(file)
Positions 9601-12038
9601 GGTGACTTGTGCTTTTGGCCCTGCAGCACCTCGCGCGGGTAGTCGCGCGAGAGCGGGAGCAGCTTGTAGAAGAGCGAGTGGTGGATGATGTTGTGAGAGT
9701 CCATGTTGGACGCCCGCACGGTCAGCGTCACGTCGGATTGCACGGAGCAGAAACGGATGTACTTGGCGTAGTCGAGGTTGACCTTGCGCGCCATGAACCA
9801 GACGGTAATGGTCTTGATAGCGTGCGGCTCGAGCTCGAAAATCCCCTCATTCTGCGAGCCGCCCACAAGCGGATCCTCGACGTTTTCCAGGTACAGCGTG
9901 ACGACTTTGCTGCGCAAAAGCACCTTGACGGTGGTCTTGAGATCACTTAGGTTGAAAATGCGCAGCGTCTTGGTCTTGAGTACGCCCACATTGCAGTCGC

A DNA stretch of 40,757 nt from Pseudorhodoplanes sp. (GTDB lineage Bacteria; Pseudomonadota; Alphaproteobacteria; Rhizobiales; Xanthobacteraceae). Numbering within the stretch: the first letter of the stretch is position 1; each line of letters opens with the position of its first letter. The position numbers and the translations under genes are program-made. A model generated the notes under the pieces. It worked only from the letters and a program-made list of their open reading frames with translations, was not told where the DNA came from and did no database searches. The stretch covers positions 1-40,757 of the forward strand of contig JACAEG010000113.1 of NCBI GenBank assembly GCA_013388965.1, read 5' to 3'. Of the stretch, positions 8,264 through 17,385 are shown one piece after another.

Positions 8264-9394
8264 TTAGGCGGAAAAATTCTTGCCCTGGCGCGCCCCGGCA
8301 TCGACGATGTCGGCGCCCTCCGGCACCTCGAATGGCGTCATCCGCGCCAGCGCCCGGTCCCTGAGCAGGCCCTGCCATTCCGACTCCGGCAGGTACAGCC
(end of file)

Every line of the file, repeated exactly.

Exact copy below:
Positions 9601-12038
9601 GGTGACTTGTGCTTTTGGCCCTGCAGCACCTCGCGCGGGTAGTCGCGCGAGAGCGGGAGCAGCTTGTAGAAGAGCGAGTGGTGGATGATGTTGTGAGAGT
9701 CCATGTTGGACGCCCGCACGGTCAGCGTCACGTCGGATTGCACGGAGCAGAAACGGATGTACTTGGCGTAGTCGAGGTTGACCTTGCGCGCCATGAACCA
9801 GACGGTAATGGTCTTGATAGCGTGCGGCTCGAGCTCGAAAATCCCCTCATTCTGCGAGCCGCCCACAAGCGGATCCTCGACGTTTTCCAGGTACAGCGTG
9901 ACGACTTTGCTGCGCAAAAGCACCTTGACGGTGGTCTTGAGATCACTTAGGTTGAAAATGCGCAGCGTCTTGGTCTTGAGTACGCCCACATTGCAGTCGC

A DNA stretch of 40,757 nt from Pseudorhodoplanes sp. (GTDB lineage Bacteria; Pseudomonadota; Alphaproteobacteria; Rhizobiales; Xanthobacteraceae). Numbering within the stretch: the first letter of the stretch is position 1; each line of letters opens with the position of its first letter. The position numbers and the translations under genes are program-made. A model generated the notes under the pieces. It worked only from the letters and a program-made list of their open reading frames with translations, was not told where the DNA came from and did no database searches. The stretch covers positions 1-40,757 of the forward strand of contig JACAEG010000113.1 of NCBI GenBank assembly GCA_013388965.1, read 5' to 3'. Of the stretch, positions 8,264 through 17,385 are shown one piece after another.

Positions 8264-9394
8264 TTAGGCGGAAAAATTCTTGCCCTGGCGCGCCCCGGCA
8301 TCGACGATGTCGGCGCCCTCCGGCACCTCGAATGGCGTCATCCGCGCCAGCGCCCGGTCCCTGAGCAGGCCCTGCCATTCCGACTCCGGCAGGTACAGCC